Bruce Deile

Tucson, AZ

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#15
Apr 20, 2013
 
In part, at least. It's more complex than that, but I tend to see Niebuhr's side more so than Chomsky right now.
Bruce Deile

Tucson, AZ

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#16
Apr 21, 2013
 
I'm still considering all this (about AA). Granted, as mentioned above, AA is helpful in many ways. But the constructive criticism is not only regarding AA's emphasis on absolutism and the false guilt thereby induced. There are other things that have really caught my attention once turning the corner and no longer accepting everything about AA as golden.

One very important teaching I no longer see eye to eye on was gone into on another thread here weeks ago. But very quickly, another one just occurred to me. In early sobriety recall an oldtimer stated AA is not at all coercive, that "there are no musts in AA". Another AA member (his name was Eric) responded to that by telling me after a meeting that he went and looked at the Big Book after hearing that and counted the "musts" in it. If recalling correctly, Eric said he counted over 130 "musts" in the Big Book alone.

That is very, very important. Because, as the How It Works, on recent closer scrutiny produced 'Dysfunction Junction....', places so much pressure on the alcoholic, this means How It Works is not the only teaching of AA pressuring or coercing the alcoholic. Which as so many know, can instead raise the ire of the alcoholic, or incur rebellion, as so many of us alcoholics are immature. "Don't you tell me!"; that sort of reaction. So I think there may be even more about AA that is producing the opposite effect, and in very important ways effecting a persons spiritual path. Similar to religious people arousing ire when saying "Come to Jesus! Jesus loves you! He wants you to accept Him!"--that sort of thing where they are on a higher pedestal than you--closer to God and are urging you to do what they say in order to, well, be like them--purportedly closer to God.
Bruce Deile

Tucson, AZ

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#17
Apr 23, 2013
 
Love this one--it keeps bringing to mind a girl I knew in junior high school in Anchorage, Alaska (1978). Her name was Theresa Combs and her eyes used to sparkle when she smiled just like Marcella Bella's do here:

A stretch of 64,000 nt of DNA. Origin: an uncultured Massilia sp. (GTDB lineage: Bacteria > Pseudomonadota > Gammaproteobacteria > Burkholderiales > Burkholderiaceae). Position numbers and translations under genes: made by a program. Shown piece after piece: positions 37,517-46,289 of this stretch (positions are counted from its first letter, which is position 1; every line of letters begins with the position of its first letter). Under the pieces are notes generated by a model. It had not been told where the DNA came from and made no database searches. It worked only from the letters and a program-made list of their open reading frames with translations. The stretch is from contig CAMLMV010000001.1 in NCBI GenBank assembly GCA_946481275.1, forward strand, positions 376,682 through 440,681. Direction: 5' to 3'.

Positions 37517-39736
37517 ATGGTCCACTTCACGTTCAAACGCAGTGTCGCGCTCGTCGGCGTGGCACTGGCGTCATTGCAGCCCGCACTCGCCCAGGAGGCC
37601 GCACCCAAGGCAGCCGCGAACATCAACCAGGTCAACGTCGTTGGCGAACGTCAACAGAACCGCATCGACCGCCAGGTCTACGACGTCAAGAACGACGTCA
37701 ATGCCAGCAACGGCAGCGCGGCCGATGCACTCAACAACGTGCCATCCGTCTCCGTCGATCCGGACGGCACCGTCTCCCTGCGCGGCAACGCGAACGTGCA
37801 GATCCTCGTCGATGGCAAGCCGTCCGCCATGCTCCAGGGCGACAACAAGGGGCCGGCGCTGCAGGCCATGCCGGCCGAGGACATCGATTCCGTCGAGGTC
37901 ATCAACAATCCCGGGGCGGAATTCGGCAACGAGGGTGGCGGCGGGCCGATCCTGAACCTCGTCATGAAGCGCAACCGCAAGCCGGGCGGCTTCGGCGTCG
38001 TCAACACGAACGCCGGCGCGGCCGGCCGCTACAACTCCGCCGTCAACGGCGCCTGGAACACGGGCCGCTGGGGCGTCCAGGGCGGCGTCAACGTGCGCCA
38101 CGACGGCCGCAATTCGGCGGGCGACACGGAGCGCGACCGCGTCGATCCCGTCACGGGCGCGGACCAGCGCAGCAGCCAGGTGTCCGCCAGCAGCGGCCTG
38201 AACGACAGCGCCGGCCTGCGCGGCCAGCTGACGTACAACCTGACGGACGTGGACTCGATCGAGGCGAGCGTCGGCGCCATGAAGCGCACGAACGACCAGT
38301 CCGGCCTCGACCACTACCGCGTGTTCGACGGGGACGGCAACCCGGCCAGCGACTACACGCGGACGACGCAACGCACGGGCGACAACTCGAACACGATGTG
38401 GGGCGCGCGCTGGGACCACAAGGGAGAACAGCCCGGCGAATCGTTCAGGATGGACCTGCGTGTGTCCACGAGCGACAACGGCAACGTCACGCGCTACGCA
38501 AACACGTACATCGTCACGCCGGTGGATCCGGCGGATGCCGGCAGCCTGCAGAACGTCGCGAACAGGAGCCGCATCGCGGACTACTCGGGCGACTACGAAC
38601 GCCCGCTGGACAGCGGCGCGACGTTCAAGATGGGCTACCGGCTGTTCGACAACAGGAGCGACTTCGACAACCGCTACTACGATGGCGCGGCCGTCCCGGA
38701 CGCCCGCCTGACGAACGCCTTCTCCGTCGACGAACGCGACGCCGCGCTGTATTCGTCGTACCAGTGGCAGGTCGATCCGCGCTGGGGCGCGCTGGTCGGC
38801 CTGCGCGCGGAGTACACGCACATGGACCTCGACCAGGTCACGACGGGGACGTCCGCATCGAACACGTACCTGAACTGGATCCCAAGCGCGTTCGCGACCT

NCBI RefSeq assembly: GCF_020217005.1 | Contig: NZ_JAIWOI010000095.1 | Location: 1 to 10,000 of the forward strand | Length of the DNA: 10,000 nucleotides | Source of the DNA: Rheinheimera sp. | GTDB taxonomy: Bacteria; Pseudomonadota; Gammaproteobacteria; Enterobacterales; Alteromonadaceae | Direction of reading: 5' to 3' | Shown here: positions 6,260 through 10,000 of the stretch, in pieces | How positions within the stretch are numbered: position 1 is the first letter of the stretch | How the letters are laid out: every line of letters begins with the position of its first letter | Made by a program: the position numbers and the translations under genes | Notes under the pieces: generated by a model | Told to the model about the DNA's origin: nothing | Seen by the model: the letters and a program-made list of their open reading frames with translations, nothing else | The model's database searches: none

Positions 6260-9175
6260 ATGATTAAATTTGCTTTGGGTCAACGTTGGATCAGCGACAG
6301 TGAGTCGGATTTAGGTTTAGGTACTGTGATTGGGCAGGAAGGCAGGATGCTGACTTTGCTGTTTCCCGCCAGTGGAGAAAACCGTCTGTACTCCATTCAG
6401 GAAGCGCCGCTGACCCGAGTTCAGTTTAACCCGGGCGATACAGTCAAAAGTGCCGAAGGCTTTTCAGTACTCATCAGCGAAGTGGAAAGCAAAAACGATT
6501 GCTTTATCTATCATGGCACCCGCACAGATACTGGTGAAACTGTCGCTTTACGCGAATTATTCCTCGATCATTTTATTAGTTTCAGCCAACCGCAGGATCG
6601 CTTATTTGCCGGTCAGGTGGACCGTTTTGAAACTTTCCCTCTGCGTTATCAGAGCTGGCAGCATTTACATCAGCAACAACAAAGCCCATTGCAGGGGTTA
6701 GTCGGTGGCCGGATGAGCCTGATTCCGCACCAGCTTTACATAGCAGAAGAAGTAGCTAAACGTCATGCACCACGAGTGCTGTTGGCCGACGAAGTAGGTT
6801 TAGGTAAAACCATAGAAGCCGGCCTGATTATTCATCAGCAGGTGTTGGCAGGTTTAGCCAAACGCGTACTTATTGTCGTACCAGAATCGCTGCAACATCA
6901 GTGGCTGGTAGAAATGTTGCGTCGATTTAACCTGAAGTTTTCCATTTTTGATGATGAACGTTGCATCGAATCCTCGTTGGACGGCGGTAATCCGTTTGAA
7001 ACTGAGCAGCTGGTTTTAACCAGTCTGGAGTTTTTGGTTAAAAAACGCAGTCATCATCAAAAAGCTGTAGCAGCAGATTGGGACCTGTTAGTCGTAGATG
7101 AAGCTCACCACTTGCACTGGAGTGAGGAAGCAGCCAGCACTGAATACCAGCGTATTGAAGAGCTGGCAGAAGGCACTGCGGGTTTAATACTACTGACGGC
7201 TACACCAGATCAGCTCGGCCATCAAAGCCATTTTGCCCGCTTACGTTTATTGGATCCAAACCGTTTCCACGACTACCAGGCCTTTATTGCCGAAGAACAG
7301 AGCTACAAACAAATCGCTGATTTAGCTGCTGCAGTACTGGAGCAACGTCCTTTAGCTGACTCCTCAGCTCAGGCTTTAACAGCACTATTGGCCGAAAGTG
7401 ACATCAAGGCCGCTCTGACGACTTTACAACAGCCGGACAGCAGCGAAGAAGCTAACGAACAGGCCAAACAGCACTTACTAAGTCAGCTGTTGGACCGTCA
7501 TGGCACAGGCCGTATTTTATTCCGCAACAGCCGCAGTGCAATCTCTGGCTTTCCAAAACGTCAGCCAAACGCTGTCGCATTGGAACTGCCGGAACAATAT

Marcella Bella Montagne Verdi (SanRemo 1972) Video & Audio Restaurati HD

video by flaniman2
Bruce Deile

Tucson, AZ

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#18
Apr 23, 2013
 
Just found another good one by Marcella Bella--the song is not quite as good as Montagne Verdi, but Marcella Bella is very enjoyable here, kinda funny (and Theresa Combs looked alot like her):

Marcella Bella Sole Che Nasce Sole Che Muore (Senza Rete 72) Video & Audio Restored

video by flaniman2
Bruce Deile

Tucson, AZ

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#19
Apr 23, 2013
 
Yeah, just viewed it a secon and third time--super video. Marcella Bella's a trip. Funny. Bell bottoms and platform shoes. Cutting edge for 1972 I think.
Bruce Deile

Tucson, AZ

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#20
Apr 24, 2013
 
Spoke at Tucson City Council again last night. Able to clarify my saying marijauna makes people crazy (at last City Council meeting) may have come across as hyperbole since it does not make all people crazy, but mentioned it most certainly does cause mental illness in alot of people. Then described some of the mental illness I experienced from it as a teenager, specifically what's called nowadays Obsessive Compulsive Disorder (OCD), etc. That the dots are not connected back to the marijuana since one has already been convinced marijuana is harmless. Etc.

Hope it may have helped sharing all that. There is so much pro-marijuana propaganda that as poor of a speaker as I am, at least something is getting out there to counter the propaganda.